— Lelie is listed as questionable with headaches, with Cable being a little light on the details. He said he didn’t know if they were migraines, and said Tuesday he didn’t think Lelie was hurting because of a blow to the head.

If Lelie can’t play, it could mean more time for Johnnie Lee Higgins or Todd Watkins, unless Cable opts to move Schilens to split end from flanker.

— The only players on the Raiders who have experienced a win over San Diego are Nnamdi Asomugha, Justin Fargas, Ronald Curry, Marques Tuiasospo and specialists Sebastian Janikowski and Shane Lechler. All were suited up for the 34-31 overtime win over the Chargers on Sept. 28, 2003, and only Tuiasosopo did not play.

The Raiders prevailed on Janikowski’s 46-yard field goal in overtime. Rich Gannon completed 26 of 43 passes for 348 yards and touchdowns of 36 yards to Tim Brown, 2 yards to Doug Jolley and 36 yards to Alvis Whitted, with Charlie Garner adding a 24-yard scoring run.

LaDainian Tomlinson was the center of the San Diego attack with 28 carries for 187 yards. He also had seven catches for 25 yards.

(That’s how you use a running back).

— The last time the Raiders won in San Diego was Dec. 14, 2002, prevailing 27-7. Gannon was 26 of 41 for 328 yards, with Tyrone Wheatley and Garner scoring on the ground.

Lechler, Janikowski and Tuiasosopo are the only current Raiders who were around for that game.

Regarding the 10 straight losses to San Diego, Cable said, “We’ve talked about it, and it really takes care of itself because of the division opponent, and the rivarly and all those things.”

— Schilens, a seventh-round draft pick out of San Diego State, will play his first NFL game in the stadium where he played his college games.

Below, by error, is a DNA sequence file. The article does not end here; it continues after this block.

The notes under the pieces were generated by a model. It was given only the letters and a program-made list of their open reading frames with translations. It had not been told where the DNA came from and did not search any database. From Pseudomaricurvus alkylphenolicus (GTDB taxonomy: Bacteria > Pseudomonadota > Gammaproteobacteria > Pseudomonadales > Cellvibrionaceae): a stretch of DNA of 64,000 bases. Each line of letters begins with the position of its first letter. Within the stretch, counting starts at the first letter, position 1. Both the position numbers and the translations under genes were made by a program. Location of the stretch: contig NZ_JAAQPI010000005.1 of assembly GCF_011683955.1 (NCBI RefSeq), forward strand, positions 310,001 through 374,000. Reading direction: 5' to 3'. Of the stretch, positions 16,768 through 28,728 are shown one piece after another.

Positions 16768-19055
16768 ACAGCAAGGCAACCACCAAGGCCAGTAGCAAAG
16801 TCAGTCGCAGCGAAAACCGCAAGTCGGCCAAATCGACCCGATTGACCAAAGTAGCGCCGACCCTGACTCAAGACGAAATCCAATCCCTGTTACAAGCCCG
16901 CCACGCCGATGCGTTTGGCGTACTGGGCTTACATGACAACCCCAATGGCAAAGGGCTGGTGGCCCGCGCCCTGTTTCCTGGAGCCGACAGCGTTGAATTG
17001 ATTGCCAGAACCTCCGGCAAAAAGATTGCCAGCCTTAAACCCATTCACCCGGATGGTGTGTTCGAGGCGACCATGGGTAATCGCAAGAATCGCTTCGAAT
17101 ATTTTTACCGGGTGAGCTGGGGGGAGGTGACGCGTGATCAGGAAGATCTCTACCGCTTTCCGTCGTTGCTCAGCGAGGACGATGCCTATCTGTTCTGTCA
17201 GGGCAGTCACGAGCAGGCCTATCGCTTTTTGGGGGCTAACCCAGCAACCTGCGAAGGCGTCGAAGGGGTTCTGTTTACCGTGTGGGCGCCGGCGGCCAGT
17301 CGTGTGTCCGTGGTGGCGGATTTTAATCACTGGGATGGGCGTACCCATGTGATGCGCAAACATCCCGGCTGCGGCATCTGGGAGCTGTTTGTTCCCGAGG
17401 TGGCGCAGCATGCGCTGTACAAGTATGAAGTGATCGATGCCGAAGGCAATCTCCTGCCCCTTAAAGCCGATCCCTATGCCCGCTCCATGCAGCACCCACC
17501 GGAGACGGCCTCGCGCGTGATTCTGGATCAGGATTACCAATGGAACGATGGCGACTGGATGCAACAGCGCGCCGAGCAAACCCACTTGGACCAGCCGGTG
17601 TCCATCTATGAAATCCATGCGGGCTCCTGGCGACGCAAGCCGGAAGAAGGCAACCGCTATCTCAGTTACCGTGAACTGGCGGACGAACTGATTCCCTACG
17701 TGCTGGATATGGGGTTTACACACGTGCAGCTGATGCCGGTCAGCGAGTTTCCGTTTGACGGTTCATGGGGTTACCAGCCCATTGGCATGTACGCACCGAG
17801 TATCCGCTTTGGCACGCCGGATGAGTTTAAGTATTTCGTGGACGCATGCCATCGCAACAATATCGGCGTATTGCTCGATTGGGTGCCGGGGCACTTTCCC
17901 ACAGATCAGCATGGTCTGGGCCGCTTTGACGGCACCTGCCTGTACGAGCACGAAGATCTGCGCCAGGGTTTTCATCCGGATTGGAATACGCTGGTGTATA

He had numerous ticket requests, but said he bought only eight because at 74 bucks a shot, “it was too expensive.”

— Kansas City defensive back Maurice Leggett ought to consider sending a latter of thanks to Cable for being named the AFC Special Teams Player of the Week for his 76-yard return of a fake field goal attempt.


Jerry McDonald - NFL Writer

  • Raiderhomey Says:
    December 4th, 2008 at 12:17 pm

    C’mon Kell, the Raiders have ALWAYS been at or near the top in penalties. Al does not give a $hit about penalties,

    Oh I see. That’s why the Raiders are soooo good at beating themselves. Thanks for your astute observation.

  • dikembesaysno


    Gotta ask, are you really RASTA? I hope so.

  • ey Kell, I’m not bakin on ya, but tell me this, why is it the Raiders play just good enough to lose, more often than not, now, astute that.

  • vegas raider

    More like PASTA

  • vegas raider

    Mike Crabtree’s college roommate just got busted dealing coke and Mike was there when the raid went down. Red Flags anyone